A MarketsandMarkets report says, "The global volume of e-waste generated is expected to reach 93.5 million tons in 2016 from 41.5 million tons in 2011 at a CAGR of 17.6% from 2011 to 2016." Three strategies for dealing with an organization's aging ICT gear are scrap, external reuse, and internal reuse. Internal reuse offers a growing number of increasingly sophisticated options while external reuse is revealing some unintended consequences.
The Greenpeace Cool IT Leaderboard assesses the external impacts and internal efforts of 21 global IT companies to mitigate climate change. While the list has grown, several major companies like Apple and Facebook are absent. The Leaderboard originally took the unique approach of identifying by name each company's chief executive in its listings, but backed off in April 2010. Several years of improvements vanished in 2012, largely due to weak scores for political advocacy. Scores continue to be low in 2013, although most companies did improve.
Most ICT gear - core facilities, communications infrastructures, and edge devices - runs on DC power. Converting AC to DC within a building is inefficient, on-site renewable power generation is usually DC to begin with, and super-efficient LED lighting is also DC. So DC power distribution has been a attractive option, but there have been vigorous arguments for and against. Recent events suggest the tide is turning in favor of DC distribution, although skeptics continue to press their case. The growing use of solar-generated electricity might be providing the latest boost DC.
Image courtesy IEEE Spectrum
"Were America's Millions of Analog TVs Recycled?" That's the question we began asking five years ago as the United States converted from analog to digital television (DTV), obsoleting the traditional CRT-based sets. The answer now appears to be "no" due to consumer behavior and a declining market for CRT by-products.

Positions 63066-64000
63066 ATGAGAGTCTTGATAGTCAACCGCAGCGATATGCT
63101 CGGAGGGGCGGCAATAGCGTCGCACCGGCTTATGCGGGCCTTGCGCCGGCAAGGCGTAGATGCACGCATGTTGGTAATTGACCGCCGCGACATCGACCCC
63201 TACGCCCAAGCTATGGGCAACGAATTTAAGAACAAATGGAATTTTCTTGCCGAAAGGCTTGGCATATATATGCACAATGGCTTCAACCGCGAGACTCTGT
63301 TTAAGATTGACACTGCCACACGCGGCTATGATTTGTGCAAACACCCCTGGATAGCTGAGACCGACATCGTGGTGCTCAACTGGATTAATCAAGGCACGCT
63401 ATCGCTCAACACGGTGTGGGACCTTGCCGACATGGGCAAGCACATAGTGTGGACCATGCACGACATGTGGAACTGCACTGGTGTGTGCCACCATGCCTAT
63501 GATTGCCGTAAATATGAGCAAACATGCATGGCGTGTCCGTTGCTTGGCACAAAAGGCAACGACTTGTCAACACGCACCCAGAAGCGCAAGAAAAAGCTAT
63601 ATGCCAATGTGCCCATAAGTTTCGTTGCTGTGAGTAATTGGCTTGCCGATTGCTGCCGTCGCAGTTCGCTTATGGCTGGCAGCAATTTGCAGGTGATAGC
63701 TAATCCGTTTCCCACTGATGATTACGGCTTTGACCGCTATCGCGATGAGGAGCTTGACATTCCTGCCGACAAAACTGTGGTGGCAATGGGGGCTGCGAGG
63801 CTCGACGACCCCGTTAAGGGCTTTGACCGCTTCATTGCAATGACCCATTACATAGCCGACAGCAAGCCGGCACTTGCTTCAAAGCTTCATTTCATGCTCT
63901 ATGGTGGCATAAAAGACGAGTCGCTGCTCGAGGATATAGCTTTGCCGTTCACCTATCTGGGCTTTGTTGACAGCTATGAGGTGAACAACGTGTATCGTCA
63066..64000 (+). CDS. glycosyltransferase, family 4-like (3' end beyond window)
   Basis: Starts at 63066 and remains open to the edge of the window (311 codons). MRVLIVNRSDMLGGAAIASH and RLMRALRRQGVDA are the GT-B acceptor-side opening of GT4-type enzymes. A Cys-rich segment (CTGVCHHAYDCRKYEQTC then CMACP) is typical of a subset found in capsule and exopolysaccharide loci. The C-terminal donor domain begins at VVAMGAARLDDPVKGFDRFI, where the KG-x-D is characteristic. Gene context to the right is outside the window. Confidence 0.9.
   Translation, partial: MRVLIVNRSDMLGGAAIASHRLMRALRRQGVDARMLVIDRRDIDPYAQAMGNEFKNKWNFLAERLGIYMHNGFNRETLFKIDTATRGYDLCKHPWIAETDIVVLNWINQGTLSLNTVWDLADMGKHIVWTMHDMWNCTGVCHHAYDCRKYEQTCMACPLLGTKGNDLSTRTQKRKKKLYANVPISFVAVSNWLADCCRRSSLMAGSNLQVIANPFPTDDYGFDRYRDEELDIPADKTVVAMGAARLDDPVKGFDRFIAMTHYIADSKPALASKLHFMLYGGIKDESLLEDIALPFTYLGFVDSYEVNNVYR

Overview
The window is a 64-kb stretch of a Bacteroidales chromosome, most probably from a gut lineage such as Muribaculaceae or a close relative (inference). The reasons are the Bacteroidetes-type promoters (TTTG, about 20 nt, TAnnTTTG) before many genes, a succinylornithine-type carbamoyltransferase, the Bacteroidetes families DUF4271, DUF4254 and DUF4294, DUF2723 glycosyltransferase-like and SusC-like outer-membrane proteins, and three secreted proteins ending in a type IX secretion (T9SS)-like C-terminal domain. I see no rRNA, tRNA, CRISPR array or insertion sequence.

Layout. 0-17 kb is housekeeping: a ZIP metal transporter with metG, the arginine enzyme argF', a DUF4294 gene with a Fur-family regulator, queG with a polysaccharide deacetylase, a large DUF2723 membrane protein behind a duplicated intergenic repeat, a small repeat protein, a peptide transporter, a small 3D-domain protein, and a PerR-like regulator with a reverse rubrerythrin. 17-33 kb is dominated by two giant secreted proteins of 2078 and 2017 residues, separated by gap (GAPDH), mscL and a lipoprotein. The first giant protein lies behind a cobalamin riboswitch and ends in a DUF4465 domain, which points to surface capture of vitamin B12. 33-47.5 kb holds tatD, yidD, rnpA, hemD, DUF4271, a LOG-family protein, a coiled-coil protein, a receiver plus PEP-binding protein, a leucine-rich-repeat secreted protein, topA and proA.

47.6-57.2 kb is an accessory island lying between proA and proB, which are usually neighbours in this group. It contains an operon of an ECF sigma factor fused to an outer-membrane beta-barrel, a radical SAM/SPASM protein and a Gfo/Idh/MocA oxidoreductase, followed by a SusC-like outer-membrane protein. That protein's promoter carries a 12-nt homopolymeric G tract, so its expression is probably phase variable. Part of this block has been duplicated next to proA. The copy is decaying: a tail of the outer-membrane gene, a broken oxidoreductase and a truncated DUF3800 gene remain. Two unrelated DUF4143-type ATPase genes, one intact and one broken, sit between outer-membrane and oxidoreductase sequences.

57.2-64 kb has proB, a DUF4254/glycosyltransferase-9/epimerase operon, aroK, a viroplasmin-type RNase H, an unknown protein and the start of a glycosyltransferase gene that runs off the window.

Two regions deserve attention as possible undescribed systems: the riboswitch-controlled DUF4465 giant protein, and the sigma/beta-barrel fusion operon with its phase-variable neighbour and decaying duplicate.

GreenTouch published in May 2013 its Green Meter research study. "The analysis indicates that net energy consumption in networks can be reduced significantly—up to 90 percent—by 2020. The study takes into account new technologies, architectures and protocols, as well as the dramatic increases anticipated in communications traffic over the next decade."
I've noted that research labs are examples of ICT faculties that consume considerable energy. I've also noted communications gear giant Cisco's work on Green ICT. These two topics have come together as Cisco turns its attention to energy use in its own labs.
The NCAR-Wyoming Supercomputing Center (NWSC) in Wyoming "provides advanced computing services to scientists studying a broad range of disciplines, including weather, climate, oceanography, air pollution, space weather, computational science, energy production, and carbon sequestration. It also houses a landmark data storage and archival facility that will hold, among other scientific data, unique historical climate records." It has also become of the focus our largest Twitter discussion of the 2013.
We've been tracking the growth in mega-datacenters since 2009. These faculties feature technical and operational innovation that has overturned previous notions of limits on energy efficiency. But does the focus on efficiency obscure an acceleration in ICT energy and water consumption and in CO2e production? While mega-data center operators are claiming exceptional power usage effectiveness (PUE) ratios, we're still talking about facilities that consume 20-200 MW apiece and emit a considerable carbon footprint unless powered by renewable energy. Here's our most recent look at their reported PUE and the technology behind them, including the addition of a government supercomputer center that highlights subtle issues of efficiency versus sustainability.
City governments can show Green ICT leadership. Paul Kronberger, CIO of Madison (WI-USA), a city of 270,000 residents, tells me the municipality has taken these steps to improve the sustainability of its own operations.
In an ironic turn of events, the e-waste being reprocessed in China is coming home to us through imports. This includes lead1 in our food.